No matter how many times I’ve seen this classic version of the Anthony Hope novel, I am always sorry to see Rupert (Douglas Fairbanks, Jr.) disappear out the turret window into the drink below near the end of that entertaining movie (which starred yet another under-appreciated actor, Ronald Colman, who played the hero(es) with equal dash and playful warmth). Apparently, David O. Selznick also felt the same way. Intrigued by a desire to utilize this side (or was it underside?) of Fairbanks‘ previously undetected flair for making an evil character such fun, Selznick tried to figure out a way to fashion a sequel from Anthony Hope’s other novel, “Rupert of Hentzau”. However, after many distractions, including pre-production of Gone With the Wind, and a misguided attempt to transform Rupert into a hero, the mercurial producer passed on the follow-up to the book of The Prisoner of Zenda.
Despite that disappointment, the younger Fairbanks went on to take advantage of his career momentum by appearing in a slew of highly enjoyable films immediately after this, among which are the raucous classic Gunga Din (1939-George Stevens), a film that is often on TCM. That exceptional filmmaking experience is described by Fairbanks in the upcoming documentary on TCM, George Stevens: A Filmmaker’s Journey (1985), which can be seen at 6pm EST on December 18th. The actor went on to pursue further roles in swashbuckling movies, including the highly enjoyable if sometimes ludicrous The Corsican Brothers (1940-Gregory Ratoff), which allowed him to play a dual role in a stylishly done romantic adventure story. Fairbanks took a turn in a role that came closest to his father’s style as the colorful rascal Sinbad the Sailor (1947-Richard Wallace), as well as The Fighting O’Flynn (1949-Arthur Pierson).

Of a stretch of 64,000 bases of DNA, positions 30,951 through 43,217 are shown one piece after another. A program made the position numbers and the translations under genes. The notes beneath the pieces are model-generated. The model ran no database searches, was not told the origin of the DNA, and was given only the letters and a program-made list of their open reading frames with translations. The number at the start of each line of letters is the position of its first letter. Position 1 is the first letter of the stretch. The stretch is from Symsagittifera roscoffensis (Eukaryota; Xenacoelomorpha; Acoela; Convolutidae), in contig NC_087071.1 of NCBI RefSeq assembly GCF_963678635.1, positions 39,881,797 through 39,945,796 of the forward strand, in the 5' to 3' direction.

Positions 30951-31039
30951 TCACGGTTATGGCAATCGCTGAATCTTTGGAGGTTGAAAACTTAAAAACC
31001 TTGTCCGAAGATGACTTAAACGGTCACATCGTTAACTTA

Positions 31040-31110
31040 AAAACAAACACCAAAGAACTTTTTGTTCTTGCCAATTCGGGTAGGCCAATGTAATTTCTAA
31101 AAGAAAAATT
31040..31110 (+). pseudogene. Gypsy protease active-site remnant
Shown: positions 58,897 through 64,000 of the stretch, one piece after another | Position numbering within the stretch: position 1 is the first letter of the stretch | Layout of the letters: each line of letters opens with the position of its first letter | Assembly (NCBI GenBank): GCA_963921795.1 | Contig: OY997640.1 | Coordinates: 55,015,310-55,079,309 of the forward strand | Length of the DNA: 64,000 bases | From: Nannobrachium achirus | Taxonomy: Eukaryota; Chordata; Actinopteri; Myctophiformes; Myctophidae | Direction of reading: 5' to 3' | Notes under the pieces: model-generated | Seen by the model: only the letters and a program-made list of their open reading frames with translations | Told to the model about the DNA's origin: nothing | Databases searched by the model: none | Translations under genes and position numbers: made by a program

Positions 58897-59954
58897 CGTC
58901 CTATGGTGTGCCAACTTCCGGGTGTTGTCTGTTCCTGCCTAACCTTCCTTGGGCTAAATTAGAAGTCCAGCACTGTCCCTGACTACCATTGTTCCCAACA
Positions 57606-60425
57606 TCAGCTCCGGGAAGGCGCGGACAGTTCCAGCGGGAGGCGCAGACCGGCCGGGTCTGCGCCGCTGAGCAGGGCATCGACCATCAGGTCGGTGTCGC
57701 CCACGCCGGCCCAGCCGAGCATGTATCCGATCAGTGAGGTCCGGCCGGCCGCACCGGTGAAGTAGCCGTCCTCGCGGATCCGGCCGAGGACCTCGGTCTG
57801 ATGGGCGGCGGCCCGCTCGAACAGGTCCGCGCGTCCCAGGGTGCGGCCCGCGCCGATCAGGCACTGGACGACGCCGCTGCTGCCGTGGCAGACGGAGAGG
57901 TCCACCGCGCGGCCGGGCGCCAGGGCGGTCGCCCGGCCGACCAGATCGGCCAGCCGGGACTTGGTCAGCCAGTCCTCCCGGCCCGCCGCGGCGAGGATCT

The coming of the Second World War in 1939, however, changed the Anglophile actor’s life, leading him to a choose, as he put it, to offer his services to the British, “if they would have me.” An articulate opponent to the isolationist forces within the United States prior to American involvement, by 1941, he was acting as a liaison between the Roosevelt administration and the British and served as an ambassador without portfolio on a good will tour gathering intelligence on the side in Latin America.
A member of the naval reserve, Fairbanks naval career included service under Adm. Lord Louis Montbatten, and service on a series of ships in the Atlantic and Mediterranean, involvement in commando operations, much of which he wrote about eloquently in his second volume of memoirs, A Hell of a War. This wartime experience, which involved a desire to blend in as much as possible to the ranks of other junior grade lieutenants, led to decorations that included the Silver Star, the British Distinguished Service Cross and the French Legion of Honor. For the first time in his life, it also allowed him to accomplish goals with a degree of anonymity outside of the shadow of his father. This realization of his intrinsic worth may also have contributed to the gradual diminution of his acting career. Returning to civilian life, Doug Jr. appeared in and produced films such as The Exile (1947-Max Ophüls) about the adventures of Charles II while Cromwell ruled Britain, a favorite of the actor’s, though he later expressed some disappointment that “we had Maria Montez forced on us” in that film. That Lady in Ermine (1948 Ernst Lubitsch & Otto Preminger), a Betty Grable musical set in Hungary (!), allowing both stars to romp across the screen, and the little known gem, ‘State Secret‘ (1950-Sydney Gilliat) about a surgeon involved in some mitteleuropean intrigue which is made credible thanks to Fairbanks‘ suave performance and that of Glynnis Johns and Jack Hawkins.